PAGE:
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Agreeing to Disobey

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Agreeing to Disobey

By: Nancy Evans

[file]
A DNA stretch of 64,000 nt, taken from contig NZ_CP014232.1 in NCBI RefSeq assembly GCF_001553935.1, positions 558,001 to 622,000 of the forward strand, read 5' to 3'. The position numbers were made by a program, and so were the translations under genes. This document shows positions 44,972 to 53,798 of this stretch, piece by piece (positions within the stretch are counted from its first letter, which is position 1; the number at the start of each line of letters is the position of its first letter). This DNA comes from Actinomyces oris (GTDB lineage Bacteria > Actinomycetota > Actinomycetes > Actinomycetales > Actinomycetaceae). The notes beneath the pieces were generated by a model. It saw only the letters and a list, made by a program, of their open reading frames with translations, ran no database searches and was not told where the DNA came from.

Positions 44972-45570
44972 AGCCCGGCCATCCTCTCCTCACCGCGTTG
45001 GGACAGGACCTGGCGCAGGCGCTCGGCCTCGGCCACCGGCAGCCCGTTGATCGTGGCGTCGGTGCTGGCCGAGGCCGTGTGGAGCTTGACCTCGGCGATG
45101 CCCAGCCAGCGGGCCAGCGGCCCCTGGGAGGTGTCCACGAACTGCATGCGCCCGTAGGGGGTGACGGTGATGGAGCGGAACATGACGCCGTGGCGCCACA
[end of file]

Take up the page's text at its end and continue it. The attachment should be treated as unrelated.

Blindly obeying authority often results in disobedience to one's personal morality. Since rules were established and exist for the common interests of the general population, some would say adhering to the rules is obedient. However, when rules conflict with people's morals, one has the right, and furthermore the responsibility to disobey. Contrary to popular belief, disobedience does not center around ignorant rebellion. In fact, disobedience is the manner in which people shed enlightenment on the well-traveled path of benightedness, by offering another point of view. By the dictionary's definition, disobedience is a violation or disregard of a rule or prohibition. Nevertheless, if people do not challenge their very surroundings, then they will never discover the many paradises that exist behind the garden gate of control and oppression. Through choosing to disagree, a person is exclaiming the fact that he/she will not negotiate the most personal aspects of his/her lives, such as his/her morals. Prime examples of two very different points of view are: the government drafting young men into the army, and the men being reluctant to go. Indeed, a pacifist is not going to be as patriotic as a navel-officer, however; the pacifist should not have to entertain the idea of killing a man, simply because he is expected to obey. This opinion is not just an act of rebellion to a higher authority; it is a commitment to one's personal morals, simply because no higher authority exists beyond oneself. Edward Abbey, in his book Rain, Fire and The Will of the Gods, stated, "A patriot must always be ready to defend his country against his government" (Abbey 156). Through this quote, Abbey shows that he was a man of great wisdom, or perhaps he was just a history major. To clarify this idea, it is a known theory that history repeats itself, and still society today has neglected to acknowledge an essential partner in the authentication of moral decisions. This essential partner is one's own conscience. By allowing one's conscience to govern ideals and decisions, the community as a whole rises to a heightened understanding of its surroundings. As conscious individuals, humans acknowledge the fact that not everyone holds the same opinion, and therefore, not everyone is governed by the same rules. In Erich Fromm's short essay entitled, Disobedience as a Psychological and Moral Problem he explains that there exist two forms of conscience. The first form being the authoritarian conscience (the authority society aims to please and avoids displeasing, also referred to as the "Super Ego" by Freud), and the second being the humanistic conscience (Milgram 151). Erich Fromm better explains the idea of the humanistic conscience when he says: ' the "humanistic conscience"; this is the voice present in every human being'and is based on the fact that as human beings we have an intuitive knowledge of what is conducive of life and what is destructive of life. This conscience serves our functioning as human beings. It is the voice which calls us back to ourselves, to our humanity. (Milgram 151) Fromm is saying that while the community has established rules for people as a whole, people as individuals have established rules for themselves. The personally established rules automatically take precedence over broad rules, since they are the most significant to free human life. An example of how these 'rules' have been confused would be the Holocaust. Hitler wanted the Jews exterminated, and although many of the people (non-Jewish) felt this was inhumane and unjust, they remained silent and inert. The liberation of the Jews did not occur until Russia discovered the confusion between the broad rules and the moral rules. ...

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